Aura of the Object in Art.
From an artwork’s unique presence in space and time stems a mystical force that comprises its “aura” – the loss of which by 1936 cultural critics like Walter Benjamin were lamenting. In his essay, “The Work of Art in the Age of Mechanical Reproduction,” Benjamin wrote that images were becoming deprived of a kind of magic due to media capable of being instantly reproduced with the rise of photography and film. However, by the time Benjamin had penned his essay, efforts to capture psychic or metaphysical emanations, known as “aura photography” had been around for decades, along with both film and photography being the media of choice to capture such spiritual variety these both arose to pose challenges to the notion of the artistic aura.
So it may come as no surprise in the age of the ubiquitous image that more recently the practice of capturing one’s aura on film is trending again. Major cultural destinations such as last year’s Pioneer Works Village Fête as well as the Aspen Art Museum held pop-ups hosted by roving aura photography lab Radiant Human who have been traveling around over the past few years. Gwyneth Paltrow’s lifestyle brand, Goop, had their staff’s aura captured on camera and the lab also captured the auras of guests at the actress Zosia Mamet’s wedding.
In New York City’s Chinatown, located in a mini mall, a shoebox of a store called Magic Jewelry has a queue that snakes around its interior with people waiting for aura photographs. An impressive 11,000 results are yielded by the Instagram hashtag #auraphotography as it is that posting one’s colourful aura on social media is virtually de rigueur. The artist behind Radiant Human, Christina Lonsdale, says “the practice’s present-day popularity may in part be due to its ability to serve as a conduit for those seeking a new kind of self-exploration. Perceptions can pivot with the click of a shutter, illuminating our truest selves, and giving new light to what was there all along.”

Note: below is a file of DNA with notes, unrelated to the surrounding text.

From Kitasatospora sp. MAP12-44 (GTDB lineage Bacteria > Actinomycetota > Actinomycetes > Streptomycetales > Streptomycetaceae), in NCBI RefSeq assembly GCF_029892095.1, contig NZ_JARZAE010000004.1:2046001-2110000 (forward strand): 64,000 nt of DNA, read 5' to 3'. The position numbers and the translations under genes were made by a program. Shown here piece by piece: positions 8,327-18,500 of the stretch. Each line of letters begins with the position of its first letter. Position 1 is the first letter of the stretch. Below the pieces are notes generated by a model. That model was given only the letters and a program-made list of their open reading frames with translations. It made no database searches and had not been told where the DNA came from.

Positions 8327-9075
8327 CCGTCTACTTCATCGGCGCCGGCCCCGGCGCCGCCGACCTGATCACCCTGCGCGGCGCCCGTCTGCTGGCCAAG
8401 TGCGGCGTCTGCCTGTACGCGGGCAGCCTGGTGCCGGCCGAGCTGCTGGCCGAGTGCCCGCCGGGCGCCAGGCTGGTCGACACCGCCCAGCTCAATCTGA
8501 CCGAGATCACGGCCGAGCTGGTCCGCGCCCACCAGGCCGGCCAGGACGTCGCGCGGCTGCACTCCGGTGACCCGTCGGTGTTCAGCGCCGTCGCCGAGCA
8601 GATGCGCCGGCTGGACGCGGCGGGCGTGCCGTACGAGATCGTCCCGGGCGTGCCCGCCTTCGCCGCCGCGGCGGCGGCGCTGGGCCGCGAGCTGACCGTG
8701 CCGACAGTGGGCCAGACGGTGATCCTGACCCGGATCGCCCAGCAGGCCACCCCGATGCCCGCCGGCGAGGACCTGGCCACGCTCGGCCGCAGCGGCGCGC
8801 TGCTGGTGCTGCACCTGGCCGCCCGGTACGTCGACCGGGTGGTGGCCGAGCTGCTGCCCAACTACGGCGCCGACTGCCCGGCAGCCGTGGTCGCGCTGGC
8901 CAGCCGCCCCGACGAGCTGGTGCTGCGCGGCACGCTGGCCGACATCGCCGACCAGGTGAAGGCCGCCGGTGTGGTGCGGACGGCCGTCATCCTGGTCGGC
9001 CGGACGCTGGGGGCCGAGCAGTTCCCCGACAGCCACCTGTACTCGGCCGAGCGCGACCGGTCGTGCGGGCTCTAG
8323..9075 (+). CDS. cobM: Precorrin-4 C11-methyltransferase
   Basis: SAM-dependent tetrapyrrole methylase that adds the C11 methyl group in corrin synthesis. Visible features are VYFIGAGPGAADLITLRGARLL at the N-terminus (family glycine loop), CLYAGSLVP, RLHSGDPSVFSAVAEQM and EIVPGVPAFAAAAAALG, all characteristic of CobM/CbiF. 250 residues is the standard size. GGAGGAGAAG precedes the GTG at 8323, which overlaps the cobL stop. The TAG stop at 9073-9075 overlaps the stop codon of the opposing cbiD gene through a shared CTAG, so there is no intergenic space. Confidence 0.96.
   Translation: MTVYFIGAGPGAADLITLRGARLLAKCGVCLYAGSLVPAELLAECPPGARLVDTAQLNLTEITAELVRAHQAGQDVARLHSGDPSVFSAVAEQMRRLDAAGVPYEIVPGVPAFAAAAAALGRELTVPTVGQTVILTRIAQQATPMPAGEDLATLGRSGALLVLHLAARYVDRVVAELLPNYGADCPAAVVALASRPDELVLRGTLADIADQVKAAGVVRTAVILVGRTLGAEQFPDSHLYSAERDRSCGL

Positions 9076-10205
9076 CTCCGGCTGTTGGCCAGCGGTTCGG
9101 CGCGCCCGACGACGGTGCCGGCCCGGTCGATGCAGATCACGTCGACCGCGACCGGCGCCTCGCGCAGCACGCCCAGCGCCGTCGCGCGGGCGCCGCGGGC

Paranormal Victorian Age.
Originating in the Victorian era was the notion that a camera could lend the photographer a clairvoyant eye. Paranormalism was taking Europe and North America by storm and photography as a medium was then becoming relatively accessible due to the developments of the wet collodion process. These technological advancements in the field of photography primed the environment. Franz Anton Mesmer’s 18th-century theory that all animate and inanimate things were charged with a “vital fluid” was popular among the paranormal beliefs during the Victorian age. Mesmer also claimed that he could tap into this universal flow because his hands secreted invisible energy which allowed him to do so.
Those inspired by Mesmerism wanted to show how objects and beings were composed of the vital fluids while other occult photographers sought to record ghostly forms. Why couldn’t a camera see these invisible energies if a psychic could, so the argument went. The “Odic force,” a hypothetical vital energy proposed by Austrian chemist Karl Ludwig Freiherr von Reichenbach in the 1860s, was an energy that was attempted to be captured on film through the process of photographing objects in complete darkness. It can be seen as a progenitor of today’s Goop-sanctioned aura photography as well as a subset of Victorian occult photography which marked the outset of effluvist photography in general.
Underpinning this effluvist photography was the discovery of the X-ray in 1895 by Wilhelm Conrad Röntgen. Thus it became a science, that the invisible could be made visible due to the new radiographic equipment. Psychic Ted Serios became notorious for a method called thoughtography which came about through its predecessor – in France, just before the turn of the century, physician Hippolyte Baraduc and soldier Louis Darget utilized the technology to document vital fluids by pressing subjects’ fingers or foreheads onto sensitized photographic plates; Baraduc and Darget believed the images were keys to perceiving the health, mood, or even thoughts of the subject. These methods inspired artists like László Moholy-Nagy as well as advancing the field of abstract photography as imprinted a-photographic forms were recorded.